Recent approaches to literary character treat fictional population as a defining element of narrative form but continue to read novels at the level of individual characters. This essay uses the tools of narrative network analysis to bridge the gap between microlevel readings and the interpretation of the novel’s character-system as a population. Network analyses of three highly populous works—Charles Dickens’s Bleak House, James Joyce’s Ulysses, and David Simon’s HBO series The Wire—yield measures of social density and character centrality that show how Joyce adapted a Dickensian network plot that emerged amid the population explosion of nineteenth-century Britain to an Irish context marked by demographic decline. This adaptation of Dickens’s plot structure prepared it for a similar use in The Wire. Both Joyce and Simon use a large fictional network to periodically decenter their protagonists and undermine the typological assumptions of much realist fiction. The essay suggests that, rather than read these developments as evidence of a formal rupture between modernism and realism, we view Bleak House, Ulysses, and The Wire as playing a role in an understudied tradition of “population thinking” in the novel.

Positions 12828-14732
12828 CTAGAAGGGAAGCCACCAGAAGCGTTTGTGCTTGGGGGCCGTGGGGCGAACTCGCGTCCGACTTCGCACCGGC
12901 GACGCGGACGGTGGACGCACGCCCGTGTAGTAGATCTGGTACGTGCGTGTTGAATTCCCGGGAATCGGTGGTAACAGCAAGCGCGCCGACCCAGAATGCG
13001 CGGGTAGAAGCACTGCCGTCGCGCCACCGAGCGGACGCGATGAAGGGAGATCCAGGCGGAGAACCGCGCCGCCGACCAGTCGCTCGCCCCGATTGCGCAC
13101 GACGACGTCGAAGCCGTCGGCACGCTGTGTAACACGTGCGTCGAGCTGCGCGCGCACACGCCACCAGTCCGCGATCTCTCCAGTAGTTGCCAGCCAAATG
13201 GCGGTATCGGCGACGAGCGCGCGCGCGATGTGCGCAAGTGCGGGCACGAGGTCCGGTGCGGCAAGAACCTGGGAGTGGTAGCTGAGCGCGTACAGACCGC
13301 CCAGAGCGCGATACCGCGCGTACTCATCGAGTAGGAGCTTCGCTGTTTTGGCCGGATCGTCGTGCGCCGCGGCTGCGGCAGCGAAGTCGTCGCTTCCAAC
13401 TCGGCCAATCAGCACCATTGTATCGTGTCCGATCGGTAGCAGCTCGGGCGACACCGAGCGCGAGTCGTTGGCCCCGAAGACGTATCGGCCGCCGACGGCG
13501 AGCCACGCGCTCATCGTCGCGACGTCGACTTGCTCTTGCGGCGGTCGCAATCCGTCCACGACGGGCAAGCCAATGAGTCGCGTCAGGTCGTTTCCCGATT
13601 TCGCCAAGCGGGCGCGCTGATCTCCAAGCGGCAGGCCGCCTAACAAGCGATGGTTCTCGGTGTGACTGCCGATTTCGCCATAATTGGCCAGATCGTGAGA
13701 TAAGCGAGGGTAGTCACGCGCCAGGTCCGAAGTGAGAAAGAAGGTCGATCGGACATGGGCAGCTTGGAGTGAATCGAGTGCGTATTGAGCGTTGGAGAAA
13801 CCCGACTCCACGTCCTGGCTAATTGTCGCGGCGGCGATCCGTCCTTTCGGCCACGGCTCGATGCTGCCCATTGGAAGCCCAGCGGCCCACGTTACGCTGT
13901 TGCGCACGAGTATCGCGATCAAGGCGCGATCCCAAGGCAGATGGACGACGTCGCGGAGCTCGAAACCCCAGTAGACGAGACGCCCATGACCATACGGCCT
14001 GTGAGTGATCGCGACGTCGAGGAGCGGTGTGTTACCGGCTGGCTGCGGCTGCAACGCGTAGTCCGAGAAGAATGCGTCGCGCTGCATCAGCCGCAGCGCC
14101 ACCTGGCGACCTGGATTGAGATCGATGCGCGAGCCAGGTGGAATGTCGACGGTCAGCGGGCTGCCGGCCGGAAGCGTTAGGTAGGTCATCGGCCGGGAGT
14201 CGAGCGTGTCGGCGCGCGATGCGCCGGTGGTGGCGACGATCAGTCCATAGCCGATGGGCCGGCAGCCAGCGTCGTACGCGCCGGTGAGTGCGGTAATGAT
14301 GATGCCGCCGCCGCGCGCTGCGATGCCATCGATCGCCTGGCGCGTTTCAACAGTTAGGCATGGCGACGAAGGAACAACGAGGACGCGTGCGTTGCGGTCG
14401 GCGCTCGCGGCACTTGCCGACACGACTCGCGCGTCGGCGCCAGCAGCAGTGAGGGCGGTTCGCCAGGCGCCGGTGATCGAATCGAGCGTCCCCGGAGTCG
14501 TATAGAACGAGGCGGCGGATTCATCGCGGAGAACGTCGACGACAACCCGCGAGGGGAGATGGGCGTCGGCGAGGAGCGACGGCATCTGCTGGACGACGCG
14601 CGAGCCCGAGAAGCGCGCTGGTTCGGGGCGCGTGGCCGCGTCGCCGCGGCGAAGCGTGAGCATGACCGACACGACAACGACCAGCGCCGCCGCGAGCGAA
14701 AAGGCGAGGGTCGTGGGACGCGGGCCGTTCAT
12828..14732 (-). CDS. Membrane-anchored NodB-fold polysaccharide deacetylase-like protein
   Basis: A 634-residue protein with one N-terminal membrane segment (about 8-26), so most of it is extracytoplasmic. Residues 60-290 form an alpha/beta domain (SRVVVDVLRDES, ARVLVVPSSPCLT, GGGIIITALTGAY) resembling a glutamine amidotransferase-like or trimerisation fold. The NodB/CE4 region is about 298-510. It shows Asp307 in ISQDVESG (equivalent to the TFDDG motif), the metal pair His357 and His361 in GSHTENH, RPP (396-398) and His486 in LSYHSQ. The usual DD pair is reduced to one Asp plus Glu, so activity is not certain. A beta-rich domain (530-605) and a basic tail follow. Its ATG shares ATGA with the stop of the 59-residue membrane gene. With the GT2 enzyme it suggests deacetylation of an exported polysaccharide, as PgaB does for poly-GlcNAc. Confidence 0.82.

Michael Lackey The Autonomy of Art and the Legitimization of Biofiction: An Aesthetic Turning Point in Twentieth-Century Literature